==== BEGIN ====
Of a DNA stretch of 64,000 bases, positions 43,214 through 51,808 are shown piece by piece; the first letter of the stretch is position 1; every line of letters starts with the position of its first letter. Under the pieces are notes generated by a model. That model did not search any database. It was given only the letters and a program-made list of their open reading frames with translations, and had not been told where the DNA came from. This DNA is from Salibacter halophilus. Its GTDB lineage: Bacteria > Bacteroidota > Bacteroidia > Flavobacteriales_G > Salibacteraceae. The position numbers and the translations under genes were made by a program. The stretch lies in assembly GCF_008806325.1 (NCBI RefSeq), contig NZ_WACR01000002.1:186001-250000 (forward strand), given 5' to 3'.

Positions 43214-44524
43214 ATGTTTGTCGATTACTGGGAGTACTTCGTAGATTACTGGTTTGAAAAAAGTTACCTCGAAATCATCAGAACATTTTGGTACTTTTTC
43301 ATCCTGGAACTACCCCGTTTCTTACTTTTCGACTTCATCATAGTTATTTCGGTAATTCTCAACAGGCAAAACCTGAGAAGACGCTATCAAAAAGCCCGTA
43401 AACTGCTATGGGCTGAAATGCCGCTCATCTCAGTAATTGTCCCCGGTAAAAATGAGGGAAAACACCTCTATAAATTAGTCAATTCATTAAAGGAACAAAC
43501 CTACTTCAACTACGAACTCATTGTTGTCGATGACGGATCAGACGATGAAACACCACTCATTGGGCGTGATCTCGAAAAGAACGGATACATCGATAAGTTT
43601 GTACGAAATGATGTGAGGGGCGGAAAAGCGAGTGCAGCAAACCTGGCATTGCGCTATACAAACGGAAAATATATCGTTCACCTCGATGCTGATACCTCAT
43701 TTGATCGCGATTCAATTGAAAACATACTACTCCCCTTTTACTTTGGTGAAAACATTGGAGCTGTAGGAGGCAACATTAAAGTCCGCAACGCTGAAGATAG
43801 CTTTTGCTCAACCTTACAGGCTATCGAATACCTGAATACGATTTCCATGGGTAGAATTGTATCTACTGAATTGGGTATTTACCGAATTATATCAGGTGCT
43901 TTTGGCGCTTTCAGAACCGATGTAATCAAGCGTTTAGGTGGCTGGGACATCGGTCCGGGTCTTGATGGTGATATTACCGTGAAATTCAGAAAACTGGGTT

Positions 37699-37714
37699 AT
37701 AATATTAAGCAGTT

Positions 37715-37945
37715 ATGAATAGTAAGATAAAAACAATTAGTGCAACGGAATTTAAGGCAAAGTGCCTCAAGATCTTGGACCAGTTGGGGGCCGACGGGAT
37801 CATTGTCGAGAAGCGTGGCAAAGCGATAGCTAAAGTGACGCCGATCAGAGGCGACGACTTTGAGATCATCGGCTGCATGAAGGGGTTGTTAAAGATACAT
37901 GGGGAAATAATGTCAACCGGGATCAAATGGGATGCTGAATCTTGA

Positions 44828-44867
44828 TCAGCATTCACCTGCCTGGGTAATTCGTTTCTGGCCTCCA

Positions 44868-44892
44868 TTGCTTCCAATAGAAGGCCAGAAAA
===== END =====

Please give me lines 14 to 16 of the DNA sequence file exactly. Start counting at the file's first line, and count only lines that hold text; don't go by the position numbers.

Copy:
Positions 37715-37945
37715 ATGAATAGTAAGATAAAAACAATTAGTGCAACGGAATTTAAGGCAAAGTGCCTCAAGATCTTGGACCAGTTGGGGGCCGACGGGAT
37801 CATTGTCGAGAAGCGTGGCAAAGCGATAGCTAAAGTGACGCCGATCAGAGGCGACGACTTTGAGATCATCGGCTGCATGAAGGGGTTGTTAAAGATACAT